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Attorney General Schneider Releases Letter to Darryl Brown
April 27, 2011
OFFICE OF THE ATTORNEY GENERAL
AUGUSTA – Maine Attorney General William J. Schneider today addressed questions concerning the potential disqualification under Maine law of Darryl Brown, Commissioner of the Maine Department of Environmental Protection, in light of Mr. Brown’s income from Main-land Development Consultants, Inc.
Mr. Brown’s personal attorney, Clint Boothby, wrote to both the Attorney General’s Office and the U.S. Environmental Protection Agency (EPA) on April 22, 2011 following Mr. Boothby’s private review of documentation relating to Mr. Brown’s income during the preceding two years.
Mr. Boothby’s letter expresses concern about potential damage to Main-land Development’s business interests from the public disclosure of its client list and revenue information, and questions whether such records would become part of the public domain if submitted to the Attorney General’s Office for its review.
Mr. Boothby states that although “Commissioner Brown’s income is not derived directly from a permit holder … the fact that income from permit holders is received by Main-land may trigger the ten percent conflict threshold.” Mr. Boothby asks if a conflict of interest under Maine law does exist, whether Mr. Brown may continue to serve as Commissioner.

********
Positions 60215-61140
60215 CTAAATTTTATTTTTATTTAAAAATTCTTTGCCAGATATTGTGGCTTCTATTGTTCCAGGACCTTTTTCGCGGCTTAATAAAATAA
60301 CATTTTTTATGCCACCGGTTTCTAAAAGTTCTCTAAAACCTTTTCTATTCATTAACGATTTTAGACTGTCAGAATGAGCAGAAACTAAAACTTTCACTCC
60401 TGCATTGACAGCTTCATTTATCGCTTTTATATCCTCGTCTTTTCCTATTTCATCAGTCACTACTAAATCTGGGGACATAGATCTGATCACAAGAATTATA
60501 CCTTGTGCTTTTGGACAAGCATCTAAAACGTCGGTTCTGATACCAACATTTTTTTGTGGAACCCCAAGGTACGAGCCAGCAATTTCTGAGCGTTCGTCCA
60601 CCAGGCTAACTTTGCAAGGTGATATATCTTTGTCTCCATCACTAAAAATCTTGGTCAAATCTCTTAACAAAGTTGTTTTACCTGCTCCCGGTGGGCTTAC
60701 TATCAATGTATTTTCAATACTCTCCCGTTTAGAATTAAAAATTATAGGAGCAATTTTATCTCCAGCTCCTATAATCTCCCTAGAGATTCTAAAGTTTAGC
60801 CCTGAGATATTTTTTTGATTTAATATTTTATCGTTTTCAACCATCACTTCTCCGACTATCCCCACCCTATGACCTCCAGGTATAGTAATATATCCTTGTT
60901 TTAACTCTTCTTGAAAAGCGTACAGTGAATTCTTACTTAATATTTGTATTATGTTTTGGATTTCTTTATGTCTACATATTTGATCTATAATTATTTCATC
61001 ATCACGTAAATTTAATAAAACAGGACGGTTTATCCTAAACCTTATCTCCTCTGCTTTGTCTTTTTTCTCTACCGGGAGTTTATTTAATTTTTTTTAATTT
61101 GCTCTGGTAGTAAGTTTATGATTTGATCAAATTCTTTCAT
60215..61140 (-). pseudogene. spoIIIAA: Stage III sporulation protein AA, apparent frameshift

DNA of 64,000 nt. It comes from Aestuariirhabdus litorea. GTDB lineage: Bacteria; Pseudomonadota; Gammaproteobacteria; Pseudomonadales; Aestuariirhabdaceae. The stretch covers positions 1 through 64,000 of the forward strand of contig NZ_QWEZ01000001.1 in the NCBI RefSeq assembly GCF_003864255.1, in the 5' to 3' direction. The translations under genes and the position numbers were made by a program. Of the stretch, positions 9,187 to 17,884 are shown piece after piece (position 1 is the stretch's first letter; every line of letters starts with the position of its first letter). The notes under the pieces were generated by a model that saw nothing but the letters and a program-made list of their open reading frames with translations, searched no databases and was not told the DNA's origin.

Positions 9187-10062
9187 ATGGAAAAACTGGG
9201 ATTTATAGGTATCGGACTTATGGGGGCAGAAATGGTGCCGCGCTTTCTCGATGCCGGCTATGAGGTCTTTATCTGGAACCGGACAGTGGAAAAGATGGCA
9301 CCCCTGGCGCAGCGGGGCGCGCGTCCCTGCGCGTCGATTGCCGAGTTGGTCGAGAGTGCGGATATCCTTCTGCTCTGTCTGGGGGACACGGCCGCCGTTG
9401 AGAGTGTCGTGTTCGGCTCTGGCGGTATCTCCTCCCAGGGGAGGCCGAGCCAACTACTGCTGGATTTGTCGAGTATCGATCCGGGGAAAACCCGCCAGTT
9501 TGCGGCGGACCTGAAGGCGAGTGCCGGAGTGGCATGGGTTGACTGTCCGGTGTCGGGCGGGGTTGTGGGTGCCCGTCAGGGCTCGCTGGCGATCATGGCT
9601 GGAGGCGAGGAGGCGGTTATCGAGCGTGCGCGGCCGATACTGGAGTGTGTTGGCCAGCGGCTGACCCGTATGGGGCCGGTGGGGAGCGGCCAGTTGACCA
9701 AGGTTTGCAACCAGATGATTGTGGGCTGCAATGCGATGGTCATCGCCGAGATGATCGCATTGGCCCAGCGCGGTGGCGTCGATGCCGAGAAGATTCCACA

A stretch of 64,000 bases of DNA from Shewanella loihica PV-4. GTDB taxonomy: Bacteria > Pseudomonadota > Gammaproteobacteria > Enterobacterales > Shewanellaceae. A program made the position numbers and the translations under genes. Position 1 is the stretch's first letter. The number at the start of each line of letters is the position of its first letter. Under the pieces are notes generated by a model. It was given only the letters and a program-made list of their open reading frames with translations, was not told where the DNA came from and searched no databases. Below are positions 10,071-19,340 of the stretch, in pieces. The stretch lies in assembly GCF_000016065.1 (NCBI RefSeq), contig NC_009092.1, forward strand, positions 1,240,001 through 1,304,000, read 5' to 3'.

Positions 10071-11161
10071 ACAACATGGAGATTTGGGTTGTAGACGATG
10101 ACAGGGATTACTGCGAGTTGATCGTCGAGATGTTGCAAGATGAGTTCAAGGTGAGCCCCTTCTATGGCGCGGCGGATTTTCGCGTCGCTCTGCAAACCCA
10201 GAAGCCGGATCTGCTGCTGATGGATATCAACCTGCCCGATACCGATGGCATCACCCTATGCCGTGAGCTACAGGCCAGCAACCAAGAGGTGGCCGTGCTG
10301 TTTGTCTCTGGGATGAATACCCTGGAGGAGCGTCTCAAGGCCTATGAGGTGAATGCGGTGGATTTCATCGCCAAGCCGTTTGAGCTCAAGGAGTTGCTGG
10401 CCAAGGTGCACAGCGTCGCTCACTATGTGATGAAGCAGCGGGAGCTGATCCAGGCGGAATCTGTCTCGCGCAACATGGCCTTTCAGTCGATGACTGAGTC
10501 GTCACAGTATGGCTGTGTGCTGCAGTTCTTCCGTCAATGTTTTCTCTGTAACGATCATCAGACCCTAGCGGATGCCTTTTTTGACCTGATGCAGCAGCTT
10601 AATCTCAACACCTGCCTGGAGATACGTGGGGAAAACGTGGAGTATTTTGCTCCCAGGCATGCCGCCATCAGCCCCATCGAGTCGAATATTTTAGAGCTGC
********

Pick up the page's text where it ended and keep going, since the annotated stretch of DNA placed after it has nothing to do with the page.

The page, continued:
In a letter to Mr. Brown dated April 26, 2011 Attorney General Schneider explains that documentation related to Mr. Brown’s income would become subject to Maine’s Freedom of Access Act if submitted to the Attorney General’s Office for review and that such records are presumptively available for public inspection.
The Attorney General also advises that if he has a conflict, as suggested by Mr. Boothby, Mr. Brown would be precluded from serving as Commissioner of the Department of Environmental Protection under Maine statute. Attorney General Schneider states that “if in fact such a conflict exists, it would undermine your legal authority to act on any matter coming before you as Commissioner.”
The Attorney General concludes that Mr. Brown must either produce documentation showing the absence of a conflict or take other action to resolve this matter. “In the absence of new information, it appears you are unqualified to serve as Commissioner of the Department of Environmental Protection under Maine law,” states Attorney General Schneider.
Questions about Mr. Brown’s potential disqualification arose shortly after his appointment and confirmation. Since that time the Attorney General’s Office has provided legal advice to the Department of Environmental Protection and the Administration concerning the meaning and effect of the governing law.
The role of the Attorney General’s Office with respect to statutory conflict of interest provisions in Maine law is to represent the public interest by advising state officials and executive departments of their obligations under those laws and to enforce those laws when it is warranted.
CONTACT: Brenda Kielty (207)626-8577